Monday, August 31, 2009

Christopher Hitchens Wades into the Moral Sludge

When an editor at a reputable publications asks you to review a book he always asks whether you know the author personally. If you did, you were disqualified.

Apparently, such moral strictures are only for the little people. Larger-than-life characters like Christopher Hitchens claim a personal exemption.

I am normally a great admirer of Hitchens' work. Unfortunately, I cannot say as much about his review of a book written by his dear friend Elizabeth Edwards. Link here.

Hitchens seems to believe that a full-throated admission of the extent of his personal friendship with John and Elizabeth Edwards absolves him of any taint of bias.

When you review your friends' writing, you are prone to loyalty. Assuming that you value your moral character, loyalty is a powerful motivating factor. Would anyone seriously consider sacrificing a friendship for the pittance that book reviewers normally receive? Would you not be inclined to defend your friends from charges of moral turpitude?

They are your friends. In defending their behavior, even in empathizing with their condition, you are also defending your own decision to befriend them.

So Christopher Hitchens decided to offer some comments on John Edwards' affair with Rielle Hunter. The affair took place at around the time that Edwards learned that his wife's stage IV breast cancer had become incurable.

Strangely, Hitchens chose to rationalize his friend's affair by trotting out the now-discredited Freudian theory of life and death instincts, of Eros and Thanatos.

In his words: "In the unequal battle between life and death... Eros has its part in warding off Thantos, and if this really was, as I believe, her husband's first lapse, it might have been partly because of the death-haunted context in which he, for all his money and charm, found himself."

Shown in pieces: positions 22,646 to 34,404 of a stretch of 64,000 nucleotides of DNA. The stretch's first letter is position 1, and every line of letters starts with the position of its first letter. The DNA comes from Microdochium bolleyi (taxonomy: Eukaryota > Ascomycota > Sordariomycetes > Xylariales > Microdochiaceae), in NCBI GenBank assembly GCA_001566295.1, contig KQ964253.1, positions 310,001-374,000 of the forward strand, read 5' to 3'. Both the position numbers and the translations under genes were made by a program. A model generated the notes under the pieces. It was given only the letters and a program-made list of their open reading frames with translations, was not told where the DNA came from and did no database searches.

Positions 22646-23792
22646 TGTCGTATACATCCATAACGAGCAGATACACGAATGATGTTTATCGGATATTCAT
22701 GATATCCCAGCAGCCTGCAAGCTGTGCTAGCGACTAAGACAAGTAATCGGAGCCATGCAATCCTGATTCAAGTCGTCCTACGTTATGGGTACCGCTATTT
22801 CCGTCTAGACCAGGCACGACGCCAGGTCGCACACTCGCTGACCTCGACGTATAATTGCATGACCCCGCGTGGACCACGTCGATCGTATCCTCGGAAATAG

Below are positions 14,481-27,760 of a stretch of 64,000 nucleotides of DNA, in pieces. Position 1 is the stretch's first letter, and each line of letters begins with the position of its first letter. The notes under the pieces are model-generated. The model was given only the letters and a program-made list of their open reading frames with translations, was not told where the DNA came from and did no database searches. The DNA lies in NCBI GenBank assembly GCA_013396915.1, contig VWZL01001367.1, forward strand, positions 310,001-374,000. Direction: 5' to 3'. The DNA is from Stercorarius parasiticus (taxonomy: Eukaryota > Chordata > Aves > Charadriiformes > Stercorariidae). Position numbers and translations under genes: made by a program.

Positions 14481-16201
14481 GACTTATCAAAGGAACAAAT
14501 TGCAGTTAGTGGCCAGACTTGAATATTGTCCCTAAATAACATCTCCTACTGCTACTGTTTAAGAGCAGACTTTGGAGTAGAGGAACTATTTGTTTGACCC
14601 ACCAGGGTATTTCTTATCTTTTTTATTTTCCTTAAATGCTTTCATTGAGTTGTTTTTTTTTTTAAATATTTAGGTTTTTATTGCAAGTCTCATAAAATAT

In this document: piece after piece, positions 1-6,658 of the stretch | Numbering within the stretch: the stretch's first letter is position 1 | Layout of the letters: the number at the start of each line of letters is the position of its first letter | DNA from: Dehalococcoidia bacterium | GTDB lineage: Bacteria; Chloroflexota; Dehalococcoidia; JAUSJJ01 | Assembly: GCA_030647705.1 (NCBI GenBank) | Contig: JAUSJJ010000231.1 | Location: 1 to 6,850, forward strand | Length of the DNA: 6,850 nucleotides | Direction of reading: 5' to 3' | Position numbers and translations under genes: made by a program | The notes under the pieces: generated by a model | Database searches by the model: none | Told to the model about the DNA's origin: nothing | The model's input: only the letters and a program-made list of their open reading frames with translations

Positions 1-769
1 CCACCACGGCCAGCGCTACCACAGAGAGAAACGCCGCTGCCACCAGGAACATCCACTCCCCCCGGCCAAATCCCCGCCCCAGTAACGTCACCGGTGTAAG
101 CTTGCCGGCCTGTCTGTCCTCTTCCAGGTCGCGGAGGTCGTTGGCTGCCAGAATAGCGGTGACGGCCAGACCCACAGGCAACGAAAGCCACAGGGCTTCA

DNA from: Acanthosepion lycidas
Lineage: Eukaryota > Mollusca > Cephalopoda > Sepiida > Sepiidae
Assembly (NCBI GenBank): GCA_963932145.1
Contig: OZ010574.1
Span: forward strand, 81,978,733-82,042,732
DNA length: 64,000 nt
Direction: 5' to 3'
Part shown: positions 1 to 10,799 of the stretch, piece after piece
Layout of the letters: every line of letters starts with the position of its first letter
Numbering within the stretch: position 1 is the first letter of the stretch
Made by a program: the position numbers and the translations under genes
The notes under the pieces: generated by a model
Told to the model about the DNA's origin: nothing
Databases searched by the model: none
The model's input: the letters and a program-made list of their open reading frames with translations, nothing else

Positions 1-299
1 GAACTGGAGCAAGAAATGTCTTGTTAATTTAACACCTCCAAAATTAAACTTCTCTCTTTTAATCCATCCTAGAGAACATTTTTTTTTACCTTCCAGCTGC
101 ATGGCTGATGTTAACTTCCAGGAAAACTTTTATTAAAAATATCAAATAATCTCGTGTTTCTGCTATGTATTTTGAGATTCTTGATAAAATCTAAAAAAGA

Mickey Kaus correctly noted in "Slate" that Hitchens has hereby made a fool of himself, especially in invoking the "Thanatos made me do it" defense. Frankly, we would all find the "Devil made me do it" defense more persuasive.

And what does the Thantos defense mean anyway? Does it mean that Edwards was especially vulnerable to the feminine wiles of Rielle Hunter because he was afraid to die? Might it be invoking the more grotesque suggestion that Edwards found the prospect of his wife's death to be a special kind of aphrodisiac?

Would it not be more plausible to imagine that Edwards felt abandoned and rejected by his dying wife and that he found comfort in the arms of another woman.

So Hitchens let his loyalty get the better of his judgment. That is not the worst moral flaw. Loyalty to one's friends is surely an important virtue.

But why is loyalty not at issue when it comes to the Edwards marriage?

Forget about the dalliance and ask yourself this: would it not have been better to display a minimal degree of spousal loyalty and be discreet about it?

When you put yourself on the national political stage by making yourself a candidate for the presidency, you are inviting every imaginable kind of scrutiny. Candidacy invites the tabloidization of your life. Under the circumstances a man who had a moral spine would have withdrawn from the race and done his utmost to keep the disloyalty to himself.

By failing to do so he has also drawn his friends into the fray, putting them in the untenable position of having to conjure up implausible reasons to defend the indefensible.

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